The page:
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Putin Warns Of Nuclear Arms Race


Russia has reacted angrily to news that the Trump administration plans to withdraw the U.S. from an arms control treaty that helped end the Cold War. Former Soviet leader Mikhail Gorbachev wrote in The New York Times this week that the INF Treaty he negotiated with President Ronald Reagan paved the way for drastic reductions in the nuclear arsenals of both Russia and the U.S. And as NPR's Lucian Kim reports from Moscow, President Putin now warns that the world could experience a new nuclear arms race.

LUCIAN KIM, BYLINE: President Putin minced no words when asked about the Trump administration's exit from the Intermediate-Range Nuclear Forces Treaty, or INF Treaty for short.


PRESIDENT VLADIMIR PUTIN: (Through interpreter) If it gets to the point that European countries agree to base U.S. missiles then they should understand they're putting themselves under threat of a potential retaliatory strike. That much is obvious.

KIM: Speaking at a press conference on Wednesday with Italy's prime minister, Putin said Russia would be forced to react symmetrically to any change in the balance of power. For the past three decades, the INF Treaty has kept medium-range U.S. and Russian missiles off European soil. But this week, Trump's National Security Adviser John Bolton traveled to Moscow to tell Putin the U.S. is pulling out. Bolton told reporters that countries like China, Iran or North Korea aren't bound by the treaty and that Russia, the only other signatory, is already in violation of it.


JOHN BOLTON: The threat is not American withdrawal from the INF Treaty. The threat is the Russian missiles already deployed.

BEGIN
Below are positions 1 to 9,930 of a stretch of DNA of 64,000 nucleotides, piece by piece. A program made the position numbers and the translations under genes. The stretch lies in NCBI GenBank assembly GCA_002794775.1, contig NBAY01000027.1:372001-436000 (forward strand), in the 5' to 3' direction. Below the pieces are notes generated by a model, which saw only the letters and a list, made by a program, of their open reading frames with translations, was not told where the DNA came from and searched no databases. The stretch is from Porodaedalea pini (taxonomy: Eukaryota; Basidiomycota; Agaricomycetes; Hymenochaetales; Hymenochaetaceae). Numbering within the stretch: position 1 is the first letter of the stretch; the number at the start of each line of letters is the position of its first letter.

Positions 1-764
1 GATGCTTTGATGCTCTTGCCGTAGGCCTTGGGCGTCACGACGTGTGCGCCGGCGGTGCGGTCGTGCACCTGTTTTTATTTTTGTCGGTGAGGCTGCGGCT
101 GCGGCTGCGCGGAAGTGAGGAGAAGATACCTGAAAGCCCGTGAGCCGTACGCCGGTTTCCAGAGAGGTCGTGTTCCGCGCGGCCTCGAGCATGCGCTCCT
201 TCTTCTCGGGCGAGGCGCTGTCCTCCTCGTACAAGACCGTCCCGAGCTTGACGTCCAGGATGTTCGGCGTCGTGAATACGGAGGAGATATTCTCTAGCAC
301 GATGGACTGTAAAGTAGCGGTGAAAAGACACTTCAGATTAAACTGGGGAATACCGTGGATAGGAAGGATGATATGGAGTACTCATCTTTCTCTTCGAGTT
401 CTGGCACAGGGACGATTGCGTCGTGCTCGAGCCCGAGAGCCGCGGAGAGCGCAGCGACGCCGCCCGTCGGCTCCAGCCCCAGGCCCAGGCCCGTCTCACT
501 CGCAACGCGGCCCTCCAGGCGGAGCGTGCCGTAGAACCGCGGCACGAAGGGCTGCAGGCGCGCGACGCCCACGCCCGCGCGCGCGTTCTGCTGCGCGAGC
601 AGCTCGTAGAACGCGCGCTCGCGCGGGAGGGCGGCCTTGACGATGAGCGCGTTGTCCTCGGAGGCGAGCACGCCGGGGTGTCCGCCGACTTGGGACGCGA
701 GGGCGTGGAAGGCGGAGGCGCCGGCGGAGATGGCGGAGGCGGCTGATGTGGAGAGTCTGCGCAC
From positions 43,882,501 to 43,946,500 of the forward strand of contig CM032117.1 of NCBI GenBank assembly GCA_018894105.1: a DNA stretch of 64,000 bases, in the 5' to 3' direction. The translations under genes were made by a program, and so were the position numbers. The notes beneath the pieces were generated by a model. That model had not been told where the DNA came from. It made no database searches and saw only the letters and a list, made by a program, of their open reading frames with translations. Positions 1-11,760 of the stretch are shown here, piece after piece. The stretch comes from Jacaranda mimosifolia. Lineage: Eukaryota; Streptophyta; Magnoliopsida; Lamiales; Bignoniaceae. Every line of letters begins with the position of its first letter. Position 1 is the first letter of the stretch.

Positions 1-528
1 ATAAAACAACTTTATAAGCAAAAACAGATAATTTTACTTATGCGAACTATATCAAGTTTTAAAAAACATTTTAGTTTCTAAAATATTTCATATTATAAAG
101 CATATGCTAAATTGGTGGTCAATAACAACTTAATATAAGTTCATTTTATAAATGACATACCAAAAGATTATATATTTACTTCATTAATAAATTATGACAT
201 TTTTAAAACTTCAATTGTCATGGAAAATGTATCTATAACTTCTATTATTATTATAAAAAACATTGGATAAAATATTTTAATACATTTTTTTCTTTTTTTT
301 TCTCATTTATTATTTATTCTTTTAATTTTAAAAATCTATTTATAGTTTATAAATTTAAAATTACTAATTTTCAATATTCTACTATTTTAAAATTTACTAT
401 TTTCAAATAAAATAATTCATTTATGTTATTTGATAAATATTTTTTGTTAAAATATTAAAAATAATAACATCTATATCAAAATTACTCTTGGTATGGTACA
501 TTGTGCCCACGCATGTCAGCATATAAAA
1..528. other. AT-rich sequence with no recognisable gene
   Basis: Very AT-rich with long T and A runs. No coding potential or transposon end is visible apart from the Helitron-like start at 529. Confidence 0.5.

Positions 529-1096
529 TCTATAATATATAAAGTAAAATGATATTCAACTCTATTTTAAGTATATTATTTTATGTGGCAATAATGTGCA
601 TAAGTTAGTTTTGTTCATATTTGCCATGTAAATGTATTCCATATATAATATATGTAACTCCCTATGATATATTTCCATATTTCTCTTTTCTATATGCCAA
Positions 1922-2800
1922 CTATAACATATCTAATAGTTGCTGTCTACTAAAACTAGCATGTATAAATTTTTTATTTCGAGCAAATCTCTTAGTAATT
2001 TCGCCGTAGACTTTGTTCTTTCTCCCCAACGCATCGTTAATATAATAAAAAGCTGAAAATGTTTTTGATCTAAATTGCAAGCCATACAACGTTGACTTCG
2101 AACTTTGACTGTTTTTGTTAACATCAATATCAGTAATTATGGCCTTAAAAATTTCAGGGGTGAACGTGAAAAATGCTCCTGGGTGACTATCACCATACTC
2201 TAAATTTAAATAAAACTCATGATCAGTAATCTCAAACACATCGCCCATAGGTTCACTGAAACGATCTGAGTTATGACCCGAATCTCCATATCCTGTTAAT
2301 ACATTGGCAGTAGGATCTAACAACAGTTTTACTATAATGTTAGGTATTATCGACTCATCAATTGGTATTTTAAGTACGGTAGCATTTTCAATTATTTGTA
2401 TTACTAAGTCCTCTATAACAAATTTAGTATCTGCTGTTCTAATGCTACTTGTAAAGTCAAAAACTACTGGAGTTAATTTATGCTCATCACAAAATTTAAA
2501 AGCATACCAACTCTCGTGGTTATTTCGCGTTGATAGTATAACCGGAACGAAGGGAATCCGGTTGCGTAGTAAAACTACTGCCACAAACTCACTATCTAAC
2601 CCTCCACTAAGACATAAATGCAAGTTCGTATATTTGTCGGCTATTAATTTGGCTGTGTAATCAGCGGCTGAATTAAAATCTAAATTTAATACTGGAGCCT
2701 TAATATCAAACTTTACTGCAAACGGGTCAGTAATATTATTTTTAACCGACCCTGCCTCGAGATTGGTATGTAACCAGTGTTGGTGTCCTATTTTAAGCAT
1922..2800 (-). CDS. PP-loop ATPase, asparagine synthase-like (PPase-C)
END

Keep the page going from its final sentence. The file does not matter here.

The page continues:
KIM: The Kremlin denies it's broken the INF Treaty. It says Washington is pushing the limits of the agreement with its arsenal of armed drones and missile sites in Poland and Romania, which the U.S. says are defensive. Alexander Golts, a defense analyst in Moscow, says Russia has been trying to have it both ways, violating the treaty with its own secret missile deployments while still wanting to retain the INF agreement.

ALEXANDER GOLTS: (Through interpreter) If the treaty is no longer in effect then sooner or later American medium-range missiles will be based in Europe. And that means Russia's medium-range missiles can't reach Washington, but that American missiles will need just six to 10 minutes to hit Moscow, St. Petersburg and, most importantly, Russian command centers.

KIM: Bolton didn't come to Moscow to bargain with Putin, but to inform him of the Trump administration's decision. But they also discussed a potential meeting between Trump and Putin in Paris next month, and even a possible visit by Vladimir Putin to Washington next year. Lucian Kim, NPR News, Moscow. Transcript provided by NPR, Copyright NPR.

Lucian Kim is NPR's international correspondent based in Moscow. He has been reporting on Europe and the former Soviet Union for the past two decades.